The new law that went into effect on July 1, 2013, changes how health care providers are allowed to communicate with and handle claimants and their medical bills. One part of the statute states that when a claimant is injured and receives treatment from a doctor, hospital, or other health care provider, then a provider who is in your health insurance plan cannot unilaterally refuse to bill your health insurance. Therefore, in-network providers can no longer refuse to bill your health insurance company, denying you the benefit of the health insurance you have paid for and the contract reduction of the bill which your health insurance has negotiated. Usually your health insurance plan or contract will have a time limit on how long you have to submit your medical bills to them (1, 2 or 3 years). Under this statute, if you as the patient provide your in-network provider with information to verify your eligibility under your health plan, and give this information to your provider not less than 21 business days before the plan’s deadline for filing a claim, then your provider must submit the claim or you will not owe the bill. So the in-network provider must submit a claim for the bills to your health insurance company or they might not get paid at all.
Another part of this same law specifies that an in-network provider under your health insurance plan cannot submit the bills to your health insurance under an assignment of benefits (AOB) agreement. If you have medical payments coverage, then you can submit the claim to your auto insurance directly, and the benefits will be paid to you. This new law could make a big difference in your net recovery from a personal injury claim. If your health insurance pays the in-network providers’ bills, at the reduced rate that has been negotiated by your health insurance plan, even if your health plan has a valid provision requiring you to reimburse them, that will still be less than having to pay the provider in full from your settlement or medical payments benefits. And sometimes your health insurance is not allowed to make you reimburse them if you make a recovery for the bills from an auto insurer or someone else responsible for causing your injuries.
All of this can be very complicated and daunting for a person to handle on their own. At the Allen Law Firm, our car accident attorneys are knowledgeable, trained and experienced in handling these types of issues that arise in a personal injury claim, and in the operation of the laws that affect settlements. If you need help, please give us a call.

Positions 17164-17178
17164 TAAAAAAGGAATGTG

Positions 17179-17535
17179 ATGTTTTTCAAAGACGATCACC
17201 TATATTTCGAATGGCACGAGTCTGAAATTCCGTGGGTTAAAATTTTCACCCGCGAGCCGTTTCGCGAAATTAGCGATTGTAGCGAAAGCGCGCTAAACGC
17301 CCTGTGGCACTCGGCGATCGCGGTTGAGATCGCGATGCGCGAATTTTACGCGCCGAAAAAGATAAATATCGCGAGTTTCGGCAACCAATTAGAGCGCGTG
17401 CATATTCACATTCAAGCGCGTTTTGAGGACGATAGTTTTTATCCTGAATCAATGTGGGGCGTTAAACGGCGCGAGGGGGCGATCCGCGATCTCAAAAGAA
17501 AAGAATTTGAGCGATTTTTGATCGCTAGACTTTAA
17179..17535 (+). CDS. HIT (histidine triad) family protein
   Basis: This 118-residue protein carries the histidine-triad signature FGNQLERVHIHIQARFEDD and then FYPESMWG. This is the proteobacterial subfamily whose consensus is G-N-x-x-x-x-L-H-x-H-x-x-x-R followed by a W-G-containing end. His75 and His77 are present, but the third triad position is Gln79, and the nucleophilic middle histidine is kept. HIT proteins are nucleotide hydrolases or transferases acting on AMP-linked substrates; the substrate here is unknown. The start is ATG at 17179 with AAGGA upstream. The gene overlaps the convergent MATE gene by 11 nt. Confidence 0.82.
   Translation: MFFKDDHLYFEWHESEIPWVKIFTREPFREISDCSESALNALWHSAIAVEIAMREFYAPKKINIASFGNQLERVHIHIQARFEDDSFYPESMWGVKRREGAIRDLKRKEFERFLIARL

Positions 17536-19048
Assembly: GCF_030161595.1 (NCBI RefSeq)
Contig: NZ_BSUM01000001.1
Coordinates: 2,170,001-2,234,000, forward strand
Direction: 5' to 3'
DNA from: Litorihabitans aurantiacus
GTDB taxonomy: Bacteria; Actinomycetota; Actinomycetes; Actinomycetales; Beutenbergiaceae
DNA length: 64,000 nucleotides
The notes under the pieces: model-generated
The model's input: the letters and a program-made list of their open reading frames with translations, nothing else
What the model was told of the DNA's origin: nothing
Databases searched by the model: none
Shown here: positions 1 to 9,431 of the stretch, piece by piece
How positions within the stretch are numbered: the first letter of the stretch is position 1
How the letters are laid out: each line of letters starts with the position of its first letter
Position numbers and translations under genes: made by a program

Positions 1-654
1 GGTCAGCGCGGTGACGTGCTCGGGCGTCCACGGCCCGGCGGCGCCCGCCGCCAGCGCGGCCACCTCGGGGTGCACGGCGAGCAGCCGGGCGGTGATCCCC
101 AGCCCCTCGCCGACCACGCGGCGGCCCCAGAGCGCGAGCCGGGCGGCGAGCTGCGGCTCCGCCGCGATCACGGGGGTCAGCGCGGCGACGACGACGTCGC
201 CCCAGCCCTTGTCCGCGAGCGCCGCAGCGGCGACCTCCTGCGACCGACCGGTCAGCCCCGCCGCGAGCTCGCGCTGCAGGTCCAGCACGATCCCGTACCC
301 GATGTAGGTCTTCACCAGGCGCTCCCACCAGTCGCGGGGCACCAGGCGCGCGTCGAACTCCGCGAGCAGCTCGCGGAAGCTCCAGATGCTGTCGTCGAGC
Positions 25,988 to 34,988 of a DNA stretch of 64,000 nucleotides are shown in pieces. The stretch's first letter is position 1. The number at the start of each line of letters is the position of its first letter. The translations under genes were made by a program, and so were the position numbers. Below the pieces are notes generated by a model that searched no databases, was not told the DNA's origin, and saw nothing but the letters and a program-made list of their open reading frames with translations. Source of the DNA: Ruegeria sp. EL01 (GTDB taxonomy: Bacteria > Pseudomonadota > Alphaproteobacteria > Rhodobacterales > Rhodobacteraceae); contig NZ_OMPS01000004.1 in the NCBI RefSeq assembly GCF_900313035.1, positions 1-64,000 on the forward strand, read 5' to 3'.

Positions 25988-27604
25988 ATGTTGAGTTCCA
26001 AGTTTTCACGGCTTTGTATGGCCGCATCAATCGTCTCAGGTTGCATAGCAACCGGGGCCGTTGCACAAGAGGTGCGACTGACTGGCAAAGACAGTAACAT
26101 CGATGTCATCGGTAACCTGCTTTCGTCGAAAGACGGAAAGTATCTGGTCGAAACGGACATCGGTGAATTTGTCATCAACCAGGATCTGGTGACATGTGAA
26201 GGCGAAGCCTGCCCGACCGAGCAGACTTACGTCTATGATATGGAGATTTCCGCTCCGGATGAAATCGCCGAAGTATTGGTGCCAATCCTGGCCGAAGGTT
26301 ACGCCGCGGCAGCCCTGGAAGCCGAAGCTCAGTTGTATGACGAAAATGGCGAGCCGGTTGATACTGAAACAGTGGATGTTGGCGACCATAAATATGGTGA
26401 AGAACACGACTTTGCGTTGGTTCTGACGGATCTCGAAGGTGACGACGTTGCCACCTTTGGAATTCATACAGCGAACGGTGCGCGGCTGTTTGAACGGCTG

About the Author: Clayton is a Richmond personal injury attorney with Allen & Allen. Working out of the Mechanicsville, VA office, Clayton is a seasoned litigator with over 20 years experience handling personal injury cases, including car accidents, truck accidents and premises liability in Metro Richmond and across Virginia.
 For an fuller explanation of Medical Payments Coverage, see blog post “UNDERSTANDING A MOTOR VEHICLE INSURANCE POLICY: MEDICAL PAYMENTS COVERAGE (VIRGINIA)”.
 See Va. Code § 8.01-27.5.B., at http://leg1.state.va.us/cgi-bin/legp504.exe?000+cod+8.01-27.5.
 See Va. Code § 8.01-27.5.B.(iii), at http://leg1.state.va.us/cgi-bin/legp504.exe?000+cod+8.01-27.5
 Unfortunately, if you have Medicare, are applying for Medicare, or may apply in the next 2 years, then your auto insurance company may be required to hold the funds until Medicare’s interests are taken into account. See “Federal Medicare, Medicaid, and SCHIP Extension Act of 2007” (as amended), applicable sections at 42 U.S.C. §1395y(b) at http://www.ssa.gov/OP_Home/ssact/title18/1862.htm and 42 C.F.R. §411.24 at http://www.law.cornell.edu/cfr/text/42/411.24. Similarly, if you receive treatment at a state hospital or through Medicaid, then your medical payments carrier will have to make sure that your bill has been paid before they will release the funds to you, because the state has lien against your medical payments benefits. See Va. Code §8.01-66.9 “Lien in favor of Commonwealth, its programs, institutions or departments on claim for personal injuries” at http://lis.virginia.gov/cgi-bin/legp604.exe?000+cod+8.01-66.9, and Va. Code §8.01-66.2 “Written notice required” at http://lis.virginia.gov/cgi-bin/legp604.exe?000+cod+8.01-66.5.